How to use Islington’s planning portal to examine the plans for our park.

How to use Islington’s planning portal to examine the plans for our park.

2024-03-16 Off By Editor

Islington Council have presented their slightly revised plans for a new park building as a planning application. The council’s letter dated 29 February 2024 says that we have only until March 31 to make representations of objection, comment, or support, and that these must be submitted online – though the process is not easy. 

How to use Islington’s planning portal for this application

We do not find the planning portal to be particularly user friendly, so we thought we’d write a short guide.

This is how it works:

  • Now enter the number for the planning application, which is: P2024/0369/FUL
  • Tap Search in the button below on the page.
  • You’ll get to something that looks like this – it’s the portal to the planning application.
  • Tap the numbers in green (because UI design doesn’t seem to be a thing on the planning portal) and you will reach a very basic page about the plans.

Please particularly look at

Once you get to the page, we’d like to draw your attention to two sections on the page – all of it is worth looking at:

Add Comments Here: This lurks near the top of the page and is where you can submit your comments concerning the plans. We have experienced problems sharing the link to this directly but try clicking this link. Otherwise follow the above steps.

Other information Available: There is lots of this, but pay particular attention to the Related Documents section, this is festooned with information to plough through. We’ve downloaded some of this to share from here, but there are 25 items available there. Here is a link to that page offering up all these items, which may not work (sorry, not us). 

Here are four documents to get you started

We’ve taken the liberty of downloading four documents from the many provided that we think you should look at to understand the plans.

We do urge you to also take a look at a series of documents which provide additional insight into these plans, which are a series of Design and Access Statements (4 in all, available on the planning site).

But given time is precious, do take a look at the following documents while you figure out what you want to say about these plans:

  • Planning Statement: This extensive document reveals that the office space included in the plan is for cricket development, which implies less community access to the space (p.16).
  • Plans and pictures: Amusingly, these don’t include an image of the building as it will look throughout winter when the security grilles are closed.
  • The public engagement summary report: We said at the time the consultation was flawed – it wasn’t representative or wide, and a post-COVID public consultation on the current set of plans should have been raised. 
  • The draft management plan: This plan is not to be seen as a final determination. But it seems to very little advance commitment to community use of this space.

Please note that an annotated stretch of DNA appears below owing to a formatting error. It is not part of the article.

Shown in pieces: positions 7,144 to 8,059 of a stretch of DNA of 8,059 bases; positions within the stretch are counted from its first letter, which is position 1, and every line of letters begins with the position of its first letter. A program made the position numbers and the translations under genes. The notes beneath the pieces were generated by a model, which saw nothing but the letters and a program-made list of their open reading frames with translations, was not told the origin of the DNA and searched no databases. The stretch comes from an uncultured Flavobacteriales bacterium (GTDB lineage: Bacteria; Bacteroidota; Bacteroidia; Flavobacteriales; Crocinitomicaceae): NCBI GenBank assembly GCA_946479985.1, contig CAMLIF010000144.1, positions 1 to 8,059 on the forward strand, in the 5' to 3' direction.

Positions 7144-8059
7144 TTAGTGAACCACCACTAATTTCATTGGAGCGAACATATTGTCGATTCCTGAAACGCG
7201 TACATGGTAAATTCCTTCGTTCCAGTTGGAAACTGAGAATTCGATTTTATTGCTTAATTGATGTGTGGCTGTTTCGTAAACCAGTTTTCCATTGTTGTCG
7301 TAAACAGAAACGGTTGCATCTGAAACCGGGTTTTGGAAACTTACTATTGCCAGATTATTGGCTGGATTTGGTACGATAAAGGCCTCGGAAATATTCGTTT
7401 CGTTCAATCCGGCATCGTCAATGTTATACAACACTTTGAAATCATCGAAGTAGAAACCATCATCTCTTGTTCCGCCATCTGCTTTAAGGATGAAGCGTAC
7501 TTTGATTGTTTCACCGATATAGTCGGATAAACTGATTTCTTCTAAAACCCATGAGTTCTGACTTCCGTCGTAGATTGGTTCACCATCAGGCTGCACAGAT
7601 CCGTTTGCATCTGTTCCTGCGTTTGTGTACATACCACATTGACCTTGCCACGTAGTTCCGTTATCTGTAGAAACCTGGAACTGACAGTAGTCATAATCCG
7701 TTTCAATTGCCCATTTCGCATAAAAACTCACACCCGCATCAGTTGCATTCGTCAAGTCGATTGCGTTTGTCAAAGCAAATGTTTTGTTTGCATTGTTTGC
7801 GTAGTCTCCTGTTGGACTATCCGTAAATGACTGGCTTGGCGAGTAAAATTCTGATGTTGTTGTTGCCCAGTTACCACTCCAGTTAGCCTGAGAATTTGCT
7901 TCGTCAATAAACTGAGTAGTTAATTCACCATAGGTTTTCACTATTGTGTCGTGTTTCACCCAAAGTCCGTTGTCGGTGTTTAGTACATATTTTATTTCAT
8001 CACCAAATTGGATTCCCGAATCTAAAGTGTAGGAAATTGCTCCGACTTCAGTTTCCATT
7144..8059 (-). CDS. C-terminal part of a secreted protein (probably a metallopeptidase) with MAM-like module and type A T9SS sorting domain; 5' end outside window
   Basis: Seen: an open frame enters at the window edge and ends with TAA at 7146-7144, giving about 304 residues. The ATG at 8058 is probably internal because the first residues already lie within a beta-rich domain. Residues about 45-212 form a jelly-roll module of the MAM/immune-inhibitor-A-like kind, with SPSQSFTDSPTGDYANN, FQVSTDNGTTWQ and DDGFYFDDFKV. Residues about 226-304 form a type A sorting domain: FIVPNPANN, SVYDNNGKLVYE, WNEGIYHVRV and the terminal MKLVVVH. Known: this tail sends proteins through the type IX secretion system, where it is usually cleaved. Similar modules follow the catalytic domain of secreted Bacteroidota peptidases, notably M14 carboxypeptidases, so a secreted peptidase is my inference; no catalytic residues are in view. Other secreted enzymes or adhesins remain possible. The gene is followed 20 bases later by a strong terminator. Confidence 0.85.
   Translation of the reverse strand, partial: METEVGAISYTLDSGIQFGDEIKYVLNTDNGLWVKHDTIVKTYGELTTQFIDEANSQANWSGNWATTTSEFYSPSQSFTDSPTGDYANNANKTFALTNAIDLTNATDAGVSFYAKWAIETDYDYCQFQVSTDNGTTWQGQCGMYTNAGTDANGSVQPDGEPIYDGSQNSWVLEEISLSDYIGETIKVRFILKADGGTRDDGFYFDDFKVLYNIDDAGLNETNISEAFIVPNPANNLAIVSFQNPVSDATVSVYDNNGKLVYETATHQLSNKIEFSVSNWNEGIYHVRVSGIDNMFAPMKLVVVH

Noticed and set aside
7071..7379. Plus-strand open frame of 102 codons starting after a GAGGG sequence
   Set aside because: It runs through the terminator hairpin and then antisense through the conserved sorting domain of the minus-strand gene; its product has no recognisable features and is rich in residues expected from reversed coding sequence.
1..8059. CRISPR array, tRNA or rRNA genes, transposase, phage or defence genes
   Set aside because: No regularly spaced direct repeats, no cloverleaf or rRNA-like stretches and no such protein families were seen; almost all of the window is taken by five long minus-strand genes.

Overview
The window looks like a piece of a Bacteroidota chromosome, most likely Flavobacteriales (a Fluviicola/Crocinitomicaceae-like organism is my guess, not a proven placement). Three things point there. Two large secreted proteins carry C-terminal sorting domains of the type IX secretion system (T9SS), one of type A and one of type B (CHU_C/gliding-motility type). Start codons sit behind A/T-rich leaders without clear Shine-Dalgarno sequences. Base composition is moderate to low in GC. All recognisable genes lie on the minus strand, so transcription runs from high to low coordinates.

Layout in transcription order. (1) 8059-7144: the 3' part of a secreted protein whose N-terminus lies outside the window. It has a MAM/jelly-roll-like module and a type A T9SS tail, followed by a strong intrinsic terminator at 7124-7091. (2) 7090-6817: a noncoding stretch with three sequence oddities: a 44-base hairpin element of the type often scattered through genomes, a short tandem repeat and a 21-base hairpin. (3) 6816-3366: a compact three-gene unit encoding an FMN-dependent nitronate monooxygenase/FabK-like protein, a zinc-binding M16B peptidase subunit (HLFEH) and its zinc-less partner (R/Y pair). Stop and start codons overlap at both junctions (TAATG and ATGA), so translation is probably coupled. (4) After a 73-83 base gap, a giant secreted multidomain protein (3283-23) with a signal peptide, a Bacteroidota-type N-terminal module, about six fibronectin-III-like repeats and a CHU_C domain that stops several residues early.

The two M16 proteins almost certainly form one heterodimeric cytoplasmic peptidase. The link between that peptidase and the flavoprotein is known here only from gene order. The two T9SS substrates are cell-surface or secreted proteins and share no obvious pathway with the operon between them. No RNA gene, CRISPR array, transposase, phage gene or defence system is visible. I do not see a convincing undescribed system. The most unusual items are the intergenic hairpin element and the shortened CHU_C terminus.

The public engagement summary is particularly amusing, as it doesn’t really reflect how hard we had to work to get heard on these plans.

It is to Islington’s credit they did make some changes as a consequence of our input, but we still see problems with the proposals.

Criticisms of the proposed plans

The biggest is that the construction still bakes in a preference for one use above all other uses – at a budgeted cost of what seems to be £2 million including demolition of the existing structure.

Why is that use baked in? Take access – why is there no separate door so that community events can take place inside the hall during a match? Given our money is being spent on the building, we believe these things need changing.

Check back later for other suggestions, but right now we also see problems in the power and lighting system, duplication of a park keeper’s office, materials, roof design, the lack of solar panels, the impact on neighbouring trees and much more.

We think the project is receiving £1.56m of council funding, including £50,000 low carbon funding.  This results in a project cost of approximately £7,600 per m2, which is nearly 2.5 times the Sport England benchmark figure of £3,200 per m2 for a similar construction. For twice as much cash, we think it’s reasonable to demand more value.

At the same time, the project has not described storage for football equipment – which the entire local community supports (hello Wrayvens!), nor does it solve the problem of where to store the unsightly 10m long cricket fencing poles currently placed in front of the pavilion, which again could be stored in the council compound.

One of our members has put together an alternative plan. This plan still provides improved facilities for the cricketers, but also delivers better vibes for the locals. What’s wrong with that? (We placed it below)

Why it matters

Please take a look at the plans and decide for yourself what you think. We’d urge you to share those thoughts with the planners – after all, the existing structure has been there for 50 years, which means the new building will also be there for a very long time. The least we can expect is that it contributes more to our community. The least we can demand is that we contribute to what will be there for the next few decades, and what it is for.

With this budget, there is an opportunity to build something enduring that contributes to local pride and also supports the game it is designed to support. But at present the construction does not deliver on that opportunity. Why build back average when the chance exists to build back better?